DH: Fourteen acres of fallow land were presented to one of the poorest communities in Los Angeles by the city as a peace offering after the 1992 riots. Smack in the center of one of the most notoriously dangerous parts of southern California, the community turned the dump into an oasis. Families, who formerly had to rely on a food bank, were now growing over 500 fruit trees, organic cornfields, mango, papaya, bananas, medicinal plants, and more.

Situated in an extremely industrial and polluted area, the farm became a living, breathing, green space, acting as the lungs of South Central by reducing global warming emissions, and sucking up tons of nasty carbon dioxide from the Alameda corridor. And to top it all off, the land became a habitat for birds, butterflies, lizards, honeybees, and a safe haven for children living in a virtual warzone.

This farm was a perfect example of how what’s good for one is good for all. Fourteen years after conception, the farmers unceremoniously received a notice of eviction on their doorstep. Despite other empty lots, developers planned to replace the farm with a warehouse.

We used the tree as a lookout perch. Two of the greatest tree sitters, Julia Butterfly Hill, who spent over two years living in a redwood to bring attention to and stop their destruction, and John Quigley, known for saving the ancient oak "Old Glory,” lived in the tree. The combination of a narrow platform and my vertigo were really the biggest challenges for me.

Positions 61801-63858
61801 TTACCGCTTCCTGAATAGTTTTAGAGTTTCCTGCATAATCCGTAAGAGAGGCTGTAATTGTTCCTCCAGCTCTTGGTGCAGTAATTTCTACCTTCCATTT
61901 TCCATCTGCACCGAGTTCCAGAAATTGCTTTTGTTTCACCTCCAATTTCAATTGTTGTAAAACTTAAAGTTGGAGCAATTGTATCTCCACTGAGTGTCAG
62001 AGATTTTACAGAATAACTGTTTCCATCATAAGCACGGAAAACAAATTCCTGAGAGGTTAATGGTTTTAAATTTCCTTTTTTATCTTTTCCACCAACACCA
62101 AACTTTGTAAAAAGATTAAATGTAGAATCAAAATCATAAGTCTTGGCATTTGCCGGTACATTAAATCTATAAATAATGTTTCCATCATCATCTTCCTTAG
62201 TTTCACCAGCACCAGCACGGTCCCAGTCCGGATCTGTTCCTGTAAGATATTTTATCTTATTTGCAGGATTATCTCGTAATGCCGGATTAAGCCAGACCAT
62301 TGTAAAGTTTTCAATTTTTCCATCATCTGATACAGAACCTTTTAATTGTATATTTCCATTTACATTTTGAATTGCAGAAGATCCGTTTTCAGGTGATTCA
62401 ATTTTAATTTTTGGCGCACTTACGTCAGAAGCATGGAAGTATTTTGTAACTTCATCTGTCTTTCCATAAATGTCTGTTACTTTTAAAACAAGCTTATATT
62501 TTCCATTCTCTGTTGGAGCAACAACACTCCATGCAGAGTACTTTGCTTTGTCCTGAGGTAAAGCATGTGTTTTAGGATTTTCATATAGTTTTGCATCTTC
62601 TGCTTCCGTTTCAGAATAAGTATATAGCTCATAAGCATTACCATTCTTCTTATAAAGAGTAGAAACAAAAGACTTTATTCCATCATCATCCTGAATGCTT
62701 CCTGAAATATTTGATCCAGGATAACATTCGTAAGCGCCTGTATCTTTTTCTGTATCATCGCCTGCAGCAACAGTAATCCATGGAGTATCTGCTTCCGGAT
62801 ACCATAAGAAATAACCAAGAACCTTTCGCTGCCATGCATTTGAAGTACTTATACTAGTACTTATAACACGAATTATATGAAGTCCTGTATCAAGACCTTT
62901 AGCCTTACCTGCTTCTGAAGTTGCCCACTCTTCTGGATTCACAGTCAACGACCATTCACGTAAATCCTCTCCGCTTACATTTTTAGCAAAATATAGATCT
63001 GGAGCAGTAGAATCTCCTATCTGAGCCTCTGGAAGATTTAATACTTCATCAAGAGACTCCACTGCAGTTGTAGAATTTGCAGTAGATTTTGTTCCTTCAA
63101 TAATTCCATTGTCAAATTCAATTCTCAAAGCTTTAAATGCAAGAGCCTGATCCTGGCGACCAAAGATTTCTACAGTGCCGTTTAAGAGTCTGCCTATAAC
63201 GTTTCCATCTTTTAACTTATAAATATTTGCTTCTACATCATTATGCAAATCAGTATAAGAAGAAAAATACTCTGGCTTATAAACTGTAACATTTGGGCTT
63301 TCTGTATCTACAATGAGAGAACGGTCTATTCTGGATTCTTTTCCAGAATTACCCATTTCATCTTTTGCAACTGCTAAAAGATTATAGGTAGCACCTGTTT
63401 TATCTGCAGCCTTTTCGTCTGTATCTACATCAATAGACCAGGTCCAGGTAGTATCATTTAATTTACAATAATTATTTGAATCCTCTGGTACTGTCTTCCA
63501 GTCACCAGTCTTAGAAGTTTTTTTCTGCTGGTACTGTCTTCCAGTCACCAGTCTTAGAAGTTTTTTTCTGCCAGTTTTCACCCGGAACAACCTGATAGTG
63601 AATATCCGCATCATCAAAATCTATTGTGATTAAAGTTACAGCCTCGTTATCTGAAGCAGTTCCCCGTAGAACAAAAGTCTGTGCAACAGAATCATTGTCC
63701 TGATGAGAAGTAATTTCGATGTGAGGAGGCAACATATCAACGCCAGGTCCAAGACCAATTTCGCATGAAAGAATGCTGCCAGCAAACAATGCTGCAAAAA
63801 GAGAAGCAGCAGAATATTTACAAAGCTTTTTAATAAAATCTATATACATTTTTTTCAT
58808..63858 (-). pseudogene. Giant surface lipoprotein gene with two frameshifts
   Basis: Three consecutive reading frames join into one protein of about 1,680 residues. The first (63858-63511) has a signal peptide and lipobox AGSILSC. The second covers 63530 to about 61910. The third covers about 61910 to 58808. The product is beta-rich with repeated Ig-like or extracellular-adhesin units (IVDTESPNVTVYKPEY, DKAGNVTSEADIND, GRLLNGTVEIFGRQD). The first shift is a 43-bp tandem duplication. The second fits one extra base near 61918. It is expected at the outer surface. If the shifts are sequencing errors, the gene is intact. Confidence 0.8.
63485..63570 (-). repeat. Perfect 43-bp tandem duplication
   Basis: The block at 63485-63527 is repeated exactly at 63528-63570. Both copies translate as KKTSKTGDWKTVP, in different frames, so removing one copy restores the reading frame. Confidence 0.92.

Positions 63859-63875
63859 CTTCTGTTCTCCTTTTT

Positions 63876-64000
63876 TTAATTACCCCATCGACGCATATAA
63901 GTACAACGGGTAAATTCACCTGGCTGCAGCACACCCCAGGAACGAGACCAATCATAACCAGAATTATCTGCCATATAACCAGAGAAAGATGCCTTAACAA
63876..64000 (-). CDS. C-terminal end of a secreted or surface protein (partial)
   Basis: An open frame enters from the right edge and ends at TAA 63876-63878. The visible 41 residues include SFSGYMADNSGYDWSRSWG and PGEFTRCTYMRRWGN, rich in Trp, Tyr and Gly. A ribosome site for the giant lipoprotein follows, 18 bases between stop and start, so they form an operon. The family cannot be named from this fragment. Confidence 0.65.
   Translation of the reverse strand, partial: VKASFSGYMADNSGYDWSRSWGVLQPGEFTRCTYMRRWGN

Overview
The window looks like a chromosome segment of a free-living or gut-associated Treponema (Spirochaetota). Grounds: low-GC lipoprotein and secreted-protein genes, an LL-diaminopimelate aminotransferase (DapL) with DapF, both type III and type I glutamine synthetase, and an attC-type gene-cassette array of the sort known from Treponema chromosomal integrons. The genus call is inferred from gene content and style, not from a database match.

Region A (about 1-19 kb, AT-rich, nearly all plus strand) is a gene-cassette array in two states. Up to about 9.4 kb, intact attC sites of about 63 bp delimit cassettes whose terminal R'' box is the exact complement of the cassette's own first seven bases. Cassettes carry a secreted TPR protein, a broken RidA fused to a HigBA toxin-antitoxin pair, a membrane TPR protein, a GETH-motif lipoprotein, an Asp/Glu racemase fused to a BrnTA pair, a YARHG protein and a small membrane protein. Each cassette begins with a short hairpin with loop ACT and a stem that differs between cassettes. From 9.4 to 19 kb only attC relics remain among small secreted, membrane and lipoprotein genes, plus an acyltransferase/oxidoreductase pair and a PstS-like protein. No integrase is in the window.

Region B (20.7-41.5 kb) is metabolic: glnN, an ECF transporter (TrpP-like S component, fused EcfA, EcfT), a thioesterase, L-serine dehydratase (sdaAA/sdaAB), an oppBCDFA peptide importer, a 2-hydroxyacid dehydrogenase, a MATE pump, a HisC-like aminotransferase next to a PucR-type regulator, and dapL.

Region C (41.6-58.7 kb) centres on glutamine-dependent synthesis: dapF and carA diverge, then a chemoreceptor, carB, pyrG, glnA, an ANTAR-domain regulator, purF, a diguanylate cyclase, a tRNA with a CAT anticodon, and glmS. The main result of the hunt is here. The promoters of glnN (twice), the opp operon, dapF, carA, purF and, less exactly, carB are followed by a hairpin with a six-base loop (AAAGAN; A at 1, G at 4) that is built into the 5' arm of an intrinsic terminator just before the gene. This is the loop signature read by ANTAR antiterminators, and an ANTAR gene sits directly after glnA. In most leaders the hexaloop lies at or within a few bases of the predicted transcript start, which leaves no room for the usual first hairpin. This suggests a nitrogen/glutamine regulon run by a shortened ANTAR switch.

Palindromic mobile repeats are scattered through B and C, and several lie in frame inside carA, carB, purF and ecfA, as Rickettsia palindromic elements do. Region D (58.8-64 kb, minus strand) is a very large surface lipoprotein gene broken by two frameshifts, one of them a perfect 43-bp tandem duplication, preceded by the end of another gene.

G: Last summer you were arrested with NASA scientist James Hansen while protesting mountaintop removal mining. How did you get involved?

DH: Once again it was the what factor that moved me. I was shocked to learn about the over 500 mountaintops that have been unceremoniously blown off. This is a hidden, somewhat secret crime. You can see the devastation in pictures from outer space but we rarely hear about it.

It's crucial that Americans let their voices be heard and let the powers that be know that MTR is not acceptable. When I heard there was going to be a protest, I simply went down to add my voice and presence to the many people fighting for some sanity.

G: According to an interview in The Washington Post, you’ve recently been going undercover in brothels to document human trafficking. How did you get involved with that and what has been the most difficult part of trying to stop such a violent, exploitative ring?

DH: Same what factor. I was totally shocked and appalled to learn that there are more slaves now than any other time in human history. In my naïveté, I thought it had been abolished. Isn’t that what we were taught in school? Slavery is a global issue, and the fastest growing criminal industry on the planet. Most of the victims are women under the age of 18, forced into prostitution. I just couldn't sleep at night thinking about the millions of little girls suffering. While I advocate ending all forms of slavery, I met someone who worked with sex trafficking victims and decided to follow, learn, and document.

G: How do your public relations people feel about your run-ins with the law?

DH: I don’t have public relations people.